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Acupuncture Research

The following are some examples of the latest research being conducted in both Asia and the West into the efficacy of Acupuncture for treating a broad range of conditions.


Acupuncture in combination with routine care was shown to be clinically effective in treating osteoarthritis (OA). In a randomized, controlled trial conducted at the Charite University Medical Centre, Berlin, Germany, 3,633 patients with chronic pain due to OA of the knee or hip were randomly allocated to undergo up to 15 sessions of acupuncture in a 3-month period or to a control group receiving no acupuncture. All patients received standard medical care. Clinical OA severity (Western Ontario and McMaster Universities Osteoarthritis Index [WOMAC]) and health-related quality of life (Short Form 36) were assessed at baseline, after 3 months and at 6 months. The Acupuncture group had a significant improvement in their condition and quality of life relative to the group that received standard care only.

Witt CM et al. (2006). Efficacy of treating Osteoarthritis with Acupuncture in combination with routine care. Arthritis Rheumatology. 54(11):3485-3492

Chronic Fatigue Syndrome

Study 1:
Electro-Acupuncture (EA) was shown to be effective in treating Chronic Fatigue Syndrome (CFS). Forty patients at The First Hospital affiliated to Guangzhou University of Traditional Chinese Medicine, China, were  randomly selected to EA treatment.  EA was applied to 5-visceral Back-shu points. The effectiveness of the treatment was assessed using Fatigue Assessment Instrument (FAI) and Symptom Checklist 90 (SCL-90), administered before and after treatment.  The scores on both instruments have decreased significantly after EA treatment, suggesting that EA applied to Back-shu points is an effective intervention in alleviating symptoms of CFS.

Wang O. (2005). Chronic fatigue Syndrome treatment with Electro-Acupuncture. Zhongguo Zhong Xi Yi Jie He Za Zhi.25(9):834-6.

Study 2:

Another study from The First Hospital of Guangzhou University of Traditional Chinese Medicine in China compared the effects of EA and auricular-plaster therapy on CFS with routine western medication. Sixty-four patients were randomly allocated to the treatment with either EA and auricular-plaster therapy or with oral hydrocortisone. The treatment group receiving EA and auricular-plaster therapy showed a significantly higher rate of improvement then the control group receiving routine western medication.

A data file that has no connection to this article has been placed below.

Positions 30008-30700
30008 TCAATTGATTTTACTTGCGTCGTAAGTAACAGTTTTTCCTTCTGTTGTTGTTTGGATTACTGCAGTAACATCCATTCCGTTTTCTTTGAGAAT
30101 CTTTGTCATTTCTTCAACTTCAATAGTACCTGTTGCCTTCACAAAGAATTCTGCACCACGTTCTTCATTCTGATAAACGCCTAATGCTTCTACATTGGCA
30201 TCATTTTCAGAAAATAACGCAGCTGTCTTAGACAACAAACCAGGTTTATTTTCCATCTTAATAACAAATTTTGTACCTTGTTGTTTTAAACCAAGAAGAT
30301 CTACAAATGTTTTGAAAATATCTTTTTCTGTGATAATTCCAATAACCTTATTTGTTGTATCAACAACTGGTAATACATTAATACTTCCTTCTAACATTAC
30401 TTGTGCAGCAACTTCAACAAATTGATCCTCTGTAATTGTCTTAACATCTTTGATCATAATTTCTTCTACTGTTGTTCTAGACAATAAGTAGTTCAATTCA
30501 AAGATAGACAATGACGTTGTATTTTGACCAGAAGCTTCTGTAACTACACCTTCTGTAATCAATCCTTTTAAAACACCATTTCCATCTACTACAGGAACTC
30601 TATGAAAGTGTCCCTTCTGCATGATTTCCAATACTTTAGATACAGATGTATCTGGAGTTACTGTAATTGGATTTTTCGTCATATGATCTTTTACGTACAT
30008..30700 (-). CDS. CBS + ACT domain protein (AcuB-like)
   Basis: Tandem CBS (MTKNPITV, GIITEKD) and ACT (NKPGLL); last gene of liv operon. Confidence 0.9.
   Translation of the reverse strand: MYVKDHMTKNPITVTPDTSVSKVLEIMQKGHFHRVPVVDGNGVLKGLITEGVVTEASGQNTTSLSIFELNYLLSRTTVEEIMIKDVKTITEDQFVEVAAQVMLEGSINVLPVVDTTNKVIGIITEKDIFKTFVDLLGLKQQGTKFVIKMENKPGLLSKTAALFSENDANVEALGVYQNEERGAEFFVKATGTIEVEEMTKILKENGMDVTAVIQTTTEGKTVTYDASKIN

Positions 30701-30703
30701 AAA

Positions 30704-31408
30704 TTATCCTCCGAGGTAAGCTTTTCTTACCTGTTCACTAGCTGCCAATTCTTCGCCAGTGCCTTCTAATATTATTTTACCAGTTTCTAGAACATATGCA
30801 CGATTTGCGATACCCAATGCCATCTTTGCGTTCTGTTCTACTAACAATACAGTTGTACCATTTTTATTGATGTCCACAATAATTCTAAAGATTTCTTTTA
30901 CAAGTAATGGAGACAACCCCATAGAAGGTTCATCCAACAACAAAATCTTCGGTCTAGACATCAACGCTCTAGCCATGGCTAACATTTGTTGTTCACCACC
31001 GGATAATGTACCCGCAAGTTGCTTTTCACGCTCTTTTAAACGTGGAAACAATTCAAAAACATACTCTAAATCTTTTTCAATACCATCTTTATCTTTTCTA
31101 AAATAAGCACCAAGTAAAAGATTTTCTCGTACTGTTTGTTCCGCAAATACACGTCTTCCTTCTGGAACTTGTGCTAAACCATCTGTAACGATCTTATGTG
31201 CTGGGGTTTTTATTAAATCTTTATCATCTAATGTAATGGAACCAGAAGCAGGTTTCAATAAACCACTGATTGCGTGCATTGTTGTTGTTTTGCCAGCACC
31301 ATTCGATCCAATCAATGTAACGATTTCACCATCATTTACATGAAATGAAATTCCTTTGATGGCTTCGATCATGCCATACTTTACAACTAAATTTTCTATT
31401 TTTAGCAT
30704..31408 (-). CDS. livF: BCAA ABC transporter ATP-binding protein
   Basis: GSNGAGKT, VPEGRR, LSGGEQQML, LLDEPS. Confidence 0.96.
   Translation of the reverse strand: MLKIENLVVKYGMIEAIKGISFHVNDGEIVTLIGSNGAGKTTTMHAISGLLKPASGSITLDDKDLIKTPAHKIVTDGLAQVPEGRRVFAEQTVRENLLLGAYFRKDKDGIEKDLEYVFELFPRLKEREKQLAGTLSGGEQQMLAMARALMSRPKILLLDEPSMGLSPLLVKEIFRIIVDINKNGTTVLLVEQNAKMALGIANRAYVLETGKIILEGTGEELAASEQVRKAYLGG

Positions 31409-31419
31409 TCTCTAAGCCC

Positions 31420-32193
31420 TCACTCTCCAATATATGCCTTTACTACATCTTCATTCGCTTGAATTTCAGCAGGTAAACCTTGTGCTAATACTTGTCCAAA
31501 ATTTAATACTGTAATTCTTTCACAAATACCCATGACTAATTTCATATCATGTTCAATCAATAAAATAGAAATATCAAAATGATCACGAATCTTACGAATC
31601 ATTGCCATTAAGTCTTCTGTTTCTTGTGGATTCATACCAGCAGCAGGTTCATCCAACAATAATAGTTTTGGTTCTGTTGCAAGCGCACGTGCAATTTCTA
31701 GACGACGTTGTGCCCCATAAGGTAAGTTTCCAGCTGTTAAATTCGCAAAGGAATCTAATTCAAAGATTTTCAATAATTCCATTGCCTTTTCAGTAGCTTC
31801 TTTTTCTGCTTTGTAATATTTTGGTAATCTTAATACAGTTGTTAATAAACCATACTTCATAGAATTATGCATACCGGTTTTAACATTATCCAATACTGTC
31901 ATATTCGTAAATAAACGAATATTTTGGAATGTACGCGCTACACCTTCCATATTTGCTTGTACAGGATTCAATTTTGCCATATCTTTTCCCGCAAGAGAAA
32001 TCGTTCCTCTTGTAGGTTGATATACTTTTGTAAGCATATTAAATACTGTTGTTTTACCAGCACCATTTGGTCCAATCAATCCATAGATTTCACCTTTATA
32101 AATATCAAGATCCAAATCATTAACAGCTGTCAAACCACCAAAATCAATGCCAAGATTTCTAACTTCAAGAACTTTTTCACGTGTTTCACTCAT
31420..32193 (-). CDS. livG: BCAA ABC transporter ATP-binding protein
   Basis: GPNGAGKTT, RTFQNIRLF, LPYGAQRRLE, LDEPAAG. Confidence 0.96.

Yuemei, L. (2006). Effects of Electro-Acupuncture with auricular-plaster therapy on Chronic fatigue Syndrome. Journal of Traditional Chinese Medicine. (3):163-4.

Low Back Pain

Acupuncture was shown to provide immediate relief of low back pain as compared with sham acupuncture. A randomised, evaluator-blinded, placebo-controlled trial was conducted at the Department of Acupuncture, Meiji University of Oriental Medicine, Japan. Thirty-one patients with low back pain were randomly allocated to either an acupuncture group or a sham acupuncture group. Both acupuncture and sham acupuncture were performed at the most sensitive point on the lower back for each patient. For the acupuncture group, a stainless steel needle was inserted to a depth of 20 mm and manually stimulated (sparrow pecking method) for 20 seconds, whilst for the sham treatment group a guide tube without a needle was placed at the point and tapped on the skin. Changes in low back pain severity were evaluated with a visual analogue scale (VAS) and the Schober test. The therapy and the evaluation were independently performed by two different acupuncturists. The scores on both the VAS and the Schober test showed significant improvement after acupuncture as compared with sham acupuncture treatment. 

Inoue, M. et al. (2006). Relief of low back pain immediately after acupuncture treatment – a randomised, placebo controlled study. Acupuncture Medicine. 24(3): 103-8.

Postmenopausal Hot Flashes and Sleep Quality

Acupuncture was found to significantly reduce the severity of nocturnal hot flashes when compared with placebo. A prospective, randomised, placebo-controlled study was carried out at the Department of Psychiatry and Behavioural Sciences, Stanford University School of Medicine, Stanford, California, USA. Twenty-nine participants were given active or placebo acupuncture administered for nine sessions over seven weeks.  The severity and frequency of nocturnal hot flashes were assessed from daily diaries, whereas sleep quality was assessed using Pittsburgh Sleep Quality Index (PSQI). The nocturnal hot-flash severity significantly decreased in the active acupuncture group compared with the placebo group. The frequency of nocturnal hot flashes in the active group also decreased, however not significantly more than in the placebo group. Active acupuncture treatment did not differentially influence sleep; however, there was a significant inverse correlation between PSQI scores and nocturnal hot flush severity and frequency, suggesting that the reduction in severity and frequency of nocturnal hot flashes might improve sleep quality in at least some cases. 

Huang M.I. et al. (2006). A randomized controlled pilot study of acupuncture for postmenopausal hot flashes: effect on nocturnal hot flashes and sleep quality. Fertility Sterility. 86(3):700-10